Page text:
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Read-only rootfs: theory and practice

Configuring an embedded Linux system with a read-only rootfs has many advantages: reduced wear on flash memory; easier to update and trivial factory reset being among them. This presentation shows you how

Read-only rootfs: theory and practice

  1. 1. Read-only rootfs Theory and practice Chris Simmonds Embedded Linux Conference Europe 2016 Read-only rootfs 1 Copyright © 2011-2016, 2net Ltd
  2. 2. License These slides are available under a Creative Commons Attribution-ShareAlike 3.0 license. You can read the full text of the license here http://creativecommons.org/licenses/by-sa/3.0/legalcode You are free to • copy, distribute, display, and perform the work • make derivative works • make commercial use of the work Under the following conditions • Attribution: you must give the original author credit • Share Alike: if you alter, transform, or build upon this work, you may distribute the resulting work only under a license identical to this one (i.e. include this page exactly as it is) • For any reuse or distribution, you must make clear to others the license terms of this work Read-only rootfs 2 Copyright © 2011-2016, 2net Ltd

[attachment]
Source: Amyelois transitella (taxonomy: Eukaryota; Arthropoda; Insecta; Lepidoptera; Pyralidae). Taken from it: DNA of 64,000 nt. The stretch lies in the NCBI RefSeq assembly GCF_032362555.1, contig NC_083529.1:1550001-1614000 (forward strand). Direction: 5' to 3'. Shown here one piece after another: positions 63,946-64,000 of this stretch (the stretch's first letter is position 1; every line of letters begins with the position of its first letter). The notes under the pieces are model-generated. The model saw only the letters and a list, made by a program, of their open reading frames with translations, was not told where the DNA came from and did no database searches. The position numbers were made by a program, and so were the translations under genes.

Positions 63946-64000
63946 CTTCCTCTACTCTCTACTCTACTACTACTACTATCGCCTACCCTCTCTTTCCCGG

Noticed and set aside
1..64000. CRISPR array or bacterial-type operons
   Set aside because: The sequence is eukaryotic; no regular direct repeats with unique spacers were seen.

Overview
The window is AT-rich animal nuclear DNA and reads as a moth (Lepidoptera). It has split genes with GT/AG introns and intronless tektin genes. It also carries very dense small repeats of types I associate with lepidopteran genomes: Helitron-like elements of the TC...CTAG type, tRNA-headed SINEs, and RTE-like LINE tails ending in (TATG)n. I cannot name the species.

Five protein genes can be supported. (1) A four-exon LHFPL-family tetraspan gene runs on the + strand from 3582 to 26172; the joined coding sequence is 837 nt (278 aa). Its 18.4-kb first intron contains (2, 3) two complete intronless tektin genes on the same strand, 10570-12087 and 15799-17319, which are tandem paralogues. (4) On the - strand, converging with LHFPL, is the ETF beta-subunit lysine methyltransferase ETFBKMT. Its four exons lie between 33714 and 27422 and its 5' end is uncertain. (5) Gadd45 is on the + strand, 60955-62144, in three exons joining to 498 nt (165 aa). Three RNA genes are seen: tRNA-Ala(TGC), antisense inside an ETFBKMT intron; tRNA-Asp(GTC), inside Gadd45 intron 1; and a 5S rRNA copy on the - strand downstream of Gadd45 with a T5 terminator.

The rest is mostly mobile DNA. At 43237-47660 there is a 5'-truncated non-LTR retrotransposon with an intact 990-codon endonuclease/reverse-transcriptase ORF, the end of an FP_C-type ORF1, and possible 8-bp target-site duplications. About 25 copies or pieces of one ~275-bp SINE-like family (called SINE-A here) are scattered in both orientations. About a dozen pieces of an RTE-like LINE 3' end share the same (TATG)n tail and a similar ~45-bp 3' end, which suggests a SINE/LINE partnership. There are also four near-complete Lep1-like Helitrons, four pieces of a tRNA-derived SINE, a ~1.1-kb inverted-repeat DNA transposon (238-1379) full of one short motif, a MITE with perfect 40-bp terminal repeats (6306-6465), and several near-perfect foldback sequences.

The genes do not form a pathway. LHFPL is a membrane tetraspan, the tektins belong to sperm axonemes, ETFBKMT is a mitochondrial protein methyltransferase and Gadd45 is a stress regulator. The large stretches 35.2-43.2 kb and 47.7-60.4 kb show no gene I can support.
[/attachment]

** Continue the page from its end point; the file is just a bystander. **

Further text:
3. 3. About Chris Simmonds • Consultant and trainer • Author of Mastering Embedded Linux Programming • Working with embedded Linux since 1999 • Android since 2009 • Speaker at many conferences and workshops "Looking after the Inner Penguin" blog at http://2net.co.uk/ https://uk.linkedin.com/in/chrisdsimmonds/ https://google.com/+chrissimmonds Read-only rootfs 3 Copyright © 2011-2016, 2net Ltd
  4. 4. Overview • Why you need a read-only rootfs • Where it all goes wrong • Putting it right Read-only rootfs 4 Copyright © 2011-2016, 2net Ltd
  5. 5. Why you need a read-only rootfs • Reduce wear on flash memory • Eliminate system file corruption • Avoid accidents • Enable rootfs image to be updated (manually or OTA) • Make reset to factory defaults much easier Read-only rootfs 5 Copyright © 2011-2016, 2net Ltd